Sotsugyou: Graduation follows five high school girls who are on the cusp of graduation and are wondering about their futures. Hiromi is the daughter of a motorbike shop owner; she seems resigned to taking over the business from her ailing father. Mika is the daughter of a soba shop owner; she expects to take over his business as well. Shizuka wants to be a vet but doubts her ability to meet the academic and physical requirements. Reiko is the daughter in a wealthy family; her father is trying to arrange a marriage to another prominent family. Mami, the ditz of the group, wants to go to college but lacks the academic qualifications. All of them are unsure of their next steps and glum about their high-school friendship dissolving under the demands of real life.

The first episode focuses on an attempted pre-graduation trip to a hot spring. It goes off the rails when Mami gets off the train in pursuit of lunch for everyone, gets back on the wrong train, falls asleep from eating all the lunches, and ends up in a tiny station in the mountains. Naturally, she's left all her luggage, including her pager and the destination details (this is before cell phones) on the first train, so she has to wait to be found, comforted only by the soothing words of an old stationmaster. Meanwhile, the others put their not inconsiderable ingenuity - and Reiko's family connections - into trying to find Mami. Eventually, Hiromi rides up on her motorbike and whisks Mami back to her friends and a well-deserved scolding.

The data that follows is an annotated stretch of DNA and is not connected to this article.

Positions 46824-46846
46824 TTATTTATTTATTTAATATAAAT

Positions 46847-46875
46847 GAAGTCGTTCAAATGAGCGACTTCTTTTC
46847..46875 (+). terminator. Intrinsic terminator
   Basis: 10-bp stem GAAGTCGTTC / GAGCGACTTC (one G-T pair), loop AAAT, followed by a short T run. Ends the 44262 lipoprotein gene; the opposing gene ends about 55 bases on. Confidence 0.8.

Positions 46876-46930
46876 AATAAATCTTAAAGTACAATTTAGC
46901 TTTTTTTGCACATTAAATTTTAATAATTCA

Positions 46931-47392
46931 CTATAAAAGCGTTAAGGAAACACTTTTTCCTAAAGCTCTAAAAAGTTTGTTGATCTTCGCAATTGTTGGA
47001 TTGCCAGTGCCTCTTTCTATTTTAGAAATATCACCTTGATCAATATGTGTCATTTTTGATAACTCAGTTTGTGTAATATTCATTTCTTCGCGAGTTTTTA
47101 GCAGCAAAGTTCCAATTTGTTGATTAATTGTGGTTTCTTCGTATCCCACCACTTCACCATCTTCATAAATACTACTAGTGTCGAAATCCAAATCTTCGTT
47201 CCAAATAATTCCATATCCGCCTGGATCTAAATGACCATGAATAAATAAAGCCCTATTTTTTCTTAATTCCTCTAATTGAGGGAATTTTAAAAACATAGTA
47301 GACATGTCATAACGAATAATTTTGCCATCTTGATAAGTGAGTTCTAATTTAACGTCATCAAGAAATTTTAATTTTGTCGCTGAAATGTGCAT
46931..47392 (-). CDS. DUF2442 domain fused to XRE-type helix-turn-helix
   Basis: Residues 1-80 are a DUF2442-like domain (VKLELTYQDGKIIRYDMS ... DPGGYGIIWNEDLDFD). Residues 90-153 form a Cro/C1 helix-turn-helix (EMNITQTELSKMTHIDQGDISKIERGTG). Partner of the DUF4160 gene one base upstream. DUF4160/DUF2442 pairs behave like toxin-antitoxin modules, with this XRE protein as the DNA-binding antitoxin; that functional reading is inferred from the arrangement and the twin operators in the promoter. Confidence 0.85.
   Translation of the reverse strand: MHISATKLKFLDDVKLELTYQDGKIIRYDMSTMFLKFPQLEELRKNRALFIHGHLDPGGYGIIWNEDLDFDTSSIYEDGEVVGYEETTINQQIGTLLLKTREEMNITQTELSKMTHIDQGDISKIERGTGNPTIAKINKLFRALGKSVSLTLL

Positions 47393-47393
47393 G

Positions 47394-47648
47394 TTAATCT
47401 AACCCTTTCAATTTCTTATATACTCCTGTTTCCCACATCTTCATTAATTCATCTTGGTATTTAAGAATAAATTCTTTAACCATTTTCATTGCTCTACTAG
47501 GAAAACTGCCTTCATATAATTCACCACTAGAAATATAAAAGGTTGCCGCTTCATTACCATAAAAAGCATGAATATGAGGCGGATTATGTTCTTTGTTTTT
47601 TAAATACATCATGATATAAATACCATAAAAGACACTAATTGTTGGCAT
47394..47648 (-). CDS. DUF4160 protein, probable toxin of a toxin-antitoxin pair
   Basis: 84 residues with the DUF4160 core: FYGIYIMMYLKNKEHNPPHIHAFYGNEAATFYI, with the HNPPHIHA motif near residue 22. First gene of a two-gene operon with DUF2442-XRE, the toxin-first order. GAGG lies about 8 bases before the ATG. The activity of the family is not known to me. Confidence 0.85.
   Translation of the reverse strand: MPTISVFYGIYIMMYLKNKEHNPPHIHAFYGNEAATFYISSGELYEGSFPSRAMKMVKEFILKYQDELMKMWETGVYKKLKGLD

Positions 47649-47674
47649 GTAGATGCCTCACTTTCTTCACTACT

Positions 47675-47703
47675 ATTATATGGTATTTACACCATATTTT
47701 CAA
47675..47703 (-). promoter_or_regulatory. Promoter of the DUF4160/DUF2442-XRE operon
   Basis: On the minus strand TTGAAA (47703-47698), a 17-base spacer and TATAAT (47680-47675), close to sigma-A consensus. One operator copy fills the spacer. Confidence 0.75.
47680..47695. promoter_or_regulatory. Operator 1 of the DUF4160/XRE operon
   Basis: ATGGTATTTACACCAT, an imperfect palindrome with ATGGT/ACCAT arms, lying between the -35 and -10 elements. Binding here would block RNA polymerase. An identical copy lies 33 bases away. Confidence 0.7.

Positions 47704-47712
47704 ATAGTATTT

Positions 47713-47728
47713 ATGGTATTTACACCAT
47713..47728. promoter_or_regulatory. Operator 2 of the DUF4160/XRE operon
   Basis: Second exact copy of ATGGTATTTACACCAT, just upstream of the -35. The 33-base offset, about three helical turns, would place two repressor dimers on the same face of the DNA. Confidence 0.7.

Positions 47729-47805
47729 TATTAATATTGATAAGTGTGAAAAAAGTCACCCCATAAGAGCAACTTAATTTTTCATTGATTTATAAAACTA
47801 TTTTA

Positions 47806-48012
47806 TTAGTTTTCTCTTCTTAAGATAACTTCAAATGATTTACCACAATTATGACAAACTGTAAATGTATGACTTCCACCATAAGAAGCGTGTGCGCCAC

The second episode concerns the seemingly predestined outcomes the girls face - Reiko's arranged marriage, Hiromi's and Mika's takeover of their fathers' business, and so on. Reiko does not want to get married but doesn't know how to resist her father when she has no plans of her own. The other girls hunt down her intended fiance and discover that he's not some ancient business crony but a nice young man named Takei, not much older than Reiko. They arrange for Reiko and Takei to meet, and Reiko soon discovers that Takei is no more interested in an arranged marriage than she is. He encourages her to pursue her own dream. That in turn gives Reiko the impetus to "interfere" in the other predestined outcomes. At the end of the show, all five girls are set to do what they really want to do. Hardly the most original of plots, but serviceable.

This release also includes a short promo for Sailor Victory. There was a copy of the promo at the end of each LD volume, but one seems like enough.

The voice cast includes: